Nesina, Kazano, and Oseni, all based on alogliptin, approved for use with diet and exercise
MONDAY, Jan. 28 (HealthDay News) -- Three new products have been approved by the U.S. Food and Drug Administration to improve blood sugar control in adults with type 2 diabetes, for use as monotherapy or in combination with other therapies and together with diet and exercise.
The three drugs, distributed by Takeda Pharmaceuticals American Inc. in Deerfield, Ill., are based on a new active ingredient, alogliptin. Nesina (alogliptin), Kazano (alogliptin and metformin hydrochloride), and Oseni (alogliptin and pioglitazone) were assessed as both monotherapies and together with insulin and sulfonylureas.
The safety and effectiveness of Nesina was demonstrated in 14 clinical trials involving about 8,500 patients with type 2 diabetes, where Nesina treatment resulted in a 0.4 to 0.6 percent reduction in hemoglobin A1c versus placebo after 26 weeks. In four clinical trials involving more than 2,500 patients, Kazano resulted in a 1.1 percent additional decrease in hemoglobin A1c versus Nesina and a 0.5 percent greater decrease versus metformin over 26 weeks. The safety and efficacy of Oseni was demonstrated in four clinical trials involving more than 1,500 patients, with a reduction of 0.4 to 0.6 percent in hemoglobin A1c versus pioglitazone monotherapy and a 0.4 to 0.9 percent reduction versus alogliptin monotherapy. Kazano and Oseni carry boxed warnings for lactic acidosis and heart failure associated with pioglitazone use, respectively.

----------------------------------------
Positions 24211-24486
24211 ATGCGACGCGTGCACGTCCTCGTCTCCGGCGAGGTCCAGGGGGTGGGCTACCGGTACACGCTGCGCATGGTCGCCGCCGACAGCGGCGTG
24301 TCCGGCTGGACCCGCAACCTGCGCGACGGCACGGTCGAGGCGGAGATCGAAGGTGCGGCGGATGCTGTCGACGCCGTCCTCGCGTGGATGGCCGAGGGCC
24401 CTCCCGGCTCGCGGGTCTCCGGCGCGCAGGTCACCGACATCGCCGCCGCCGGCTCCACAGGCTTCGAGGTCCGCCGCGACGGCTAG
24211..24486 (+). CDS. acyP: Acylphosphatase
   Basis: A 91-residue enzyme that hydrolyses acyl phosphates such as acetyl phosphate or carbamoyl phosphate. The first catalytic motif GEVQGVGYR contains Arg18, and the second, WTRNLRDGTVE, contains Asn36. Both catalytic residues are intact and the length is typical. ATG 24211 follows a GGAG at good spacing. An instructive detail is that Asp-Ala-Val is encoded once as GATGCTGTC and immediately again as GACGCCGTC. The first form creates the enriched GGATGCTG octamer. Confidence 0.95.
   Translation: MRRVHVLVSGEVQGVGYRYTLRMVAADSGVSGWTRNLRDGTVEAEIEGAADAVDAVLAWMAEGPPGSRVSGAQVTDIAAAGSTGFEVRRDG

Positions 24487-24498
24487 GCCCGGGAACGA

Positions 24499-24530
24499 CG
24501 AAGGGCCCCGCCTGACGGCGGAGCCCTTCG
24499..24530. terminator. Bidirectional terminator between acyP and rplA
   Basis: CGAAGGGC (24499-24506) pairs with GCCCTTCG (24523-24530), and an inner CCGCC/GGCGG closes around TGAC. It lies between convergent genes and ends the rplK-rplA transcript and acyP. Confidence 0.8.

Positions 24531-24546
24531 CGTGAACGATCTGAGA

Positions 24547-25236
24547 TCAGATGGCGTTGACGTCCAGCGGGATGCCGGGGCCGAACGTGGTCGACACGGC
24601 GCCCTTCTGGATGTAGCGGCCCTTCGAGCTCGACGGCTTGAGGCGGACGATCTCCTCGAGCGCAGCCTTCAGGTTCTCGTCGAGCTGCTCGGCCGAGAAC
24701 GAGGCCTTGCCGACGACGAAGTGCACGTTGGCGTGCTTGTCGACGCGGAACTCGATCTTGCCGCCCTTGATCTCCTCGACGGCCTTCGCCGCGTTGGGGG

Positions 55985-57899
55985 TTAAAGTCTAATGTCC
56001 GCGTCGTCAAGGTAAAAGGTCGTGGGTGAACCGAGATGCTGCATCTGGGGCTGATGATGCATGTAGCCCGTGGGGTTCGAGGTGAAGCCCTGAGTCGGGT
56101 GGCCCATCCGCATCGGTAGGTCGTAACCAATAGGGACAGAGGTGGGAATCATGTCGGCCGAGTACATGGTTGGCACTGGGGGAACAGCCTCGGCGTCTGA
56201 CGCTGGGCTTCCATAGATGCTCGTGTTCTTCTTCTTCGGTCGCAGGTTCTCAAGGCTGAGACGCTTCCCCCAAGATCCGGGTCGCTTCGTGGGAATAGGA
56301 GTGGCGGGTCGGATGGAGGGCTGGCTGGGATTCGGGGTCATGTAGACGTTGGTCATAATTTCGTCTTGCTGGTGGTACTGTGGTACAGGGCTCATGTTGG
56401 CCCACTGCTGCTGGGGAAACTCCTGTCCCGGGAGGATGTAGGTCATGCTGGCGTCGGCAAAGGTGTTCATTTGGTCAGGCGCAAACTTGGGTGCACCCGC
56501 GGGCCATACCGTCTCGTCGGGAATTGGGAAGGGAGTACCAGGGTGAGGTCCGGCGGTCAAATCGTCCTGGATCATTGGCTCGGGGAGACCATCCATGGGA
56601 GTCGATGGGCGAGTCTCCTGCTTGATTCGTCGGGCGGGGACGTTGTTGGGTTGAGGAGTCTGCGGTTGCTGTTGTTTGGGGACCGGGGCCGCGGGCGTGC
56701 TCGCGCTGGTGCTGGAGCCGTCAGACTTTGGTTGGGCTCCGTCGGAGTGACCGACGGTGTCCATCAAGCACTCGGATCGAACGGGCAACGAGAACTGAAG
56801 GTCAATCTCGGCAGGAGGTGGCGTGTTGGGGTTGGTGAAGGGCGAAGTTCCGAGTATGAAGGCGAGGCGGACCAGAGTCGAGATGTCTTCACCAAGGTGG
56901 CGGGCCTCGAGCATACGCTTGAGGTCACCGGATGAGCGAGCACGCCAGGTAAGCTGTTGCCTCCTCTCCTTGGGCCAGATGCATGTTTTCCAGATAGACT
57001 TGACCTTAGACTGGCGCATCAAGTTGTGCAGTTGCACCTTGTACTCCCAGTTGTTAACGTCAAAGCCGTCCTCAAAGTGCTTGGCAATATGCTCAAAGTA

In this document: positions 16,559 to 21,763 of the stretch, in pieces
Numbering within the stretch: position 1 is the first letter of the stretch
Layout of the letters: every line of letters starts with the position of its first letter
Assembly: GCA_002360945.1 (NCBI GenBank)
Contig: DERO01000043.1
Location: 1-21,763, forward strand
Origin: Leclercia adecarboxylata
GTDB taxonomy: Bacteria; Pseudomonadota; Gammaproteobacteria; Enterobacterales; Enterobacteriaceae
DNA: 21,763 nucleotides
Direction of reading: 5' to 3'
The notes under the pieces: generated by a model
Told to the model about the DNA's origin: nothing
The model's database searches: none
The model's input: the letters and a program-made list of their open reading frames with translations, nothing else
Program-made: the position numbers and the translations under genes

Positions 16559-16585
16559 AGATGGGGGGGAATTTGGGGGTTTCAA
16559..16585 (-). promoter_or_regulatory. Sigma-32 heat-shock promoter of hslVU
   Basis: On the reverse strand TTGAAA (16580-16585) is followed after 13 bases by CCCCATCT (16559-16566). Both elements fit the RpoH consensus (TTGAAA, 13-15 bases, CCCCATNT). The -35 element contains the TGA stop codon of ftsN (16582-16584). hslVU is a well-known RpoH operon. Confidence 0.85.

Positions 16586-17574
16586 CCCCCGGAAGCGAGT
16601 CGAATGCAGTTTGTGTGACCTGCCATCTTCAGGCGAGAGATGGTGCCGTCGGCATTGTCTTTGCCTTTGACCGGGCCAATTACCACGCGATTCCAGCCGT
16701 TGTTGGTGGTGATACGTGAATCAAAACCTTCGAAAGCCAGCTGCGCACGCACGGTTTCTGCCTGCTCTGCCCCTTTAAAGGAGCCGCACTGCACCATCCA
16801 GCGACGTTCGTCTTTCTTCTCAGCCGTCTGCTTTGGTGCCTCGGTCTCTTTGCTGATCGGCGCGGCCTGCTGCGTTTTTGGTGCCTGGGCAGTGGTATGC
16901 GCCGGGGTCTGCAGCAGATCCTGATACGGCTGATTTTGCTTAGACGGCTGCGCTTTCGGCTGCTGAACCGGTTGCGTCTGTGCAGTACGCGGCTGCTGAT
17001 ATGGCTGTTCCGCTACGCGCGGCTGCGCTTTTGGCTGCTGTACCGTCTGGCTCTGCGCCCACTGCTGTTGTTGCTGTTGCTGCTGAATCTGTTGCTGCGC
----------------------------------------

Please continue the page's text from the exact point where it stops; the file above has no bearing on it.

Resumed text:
"Controlling blood sugar levels is very important in the overall treatment and care of diabetes," Mary Parks, M.D., director of the Division of Metabolism and Endocrinology Products in the FDA's Center for Drug Evaluation and Research, said in a statement. "Alogliptin helps stimulate the release of insulin after a meal, which leads to better blood sugar control."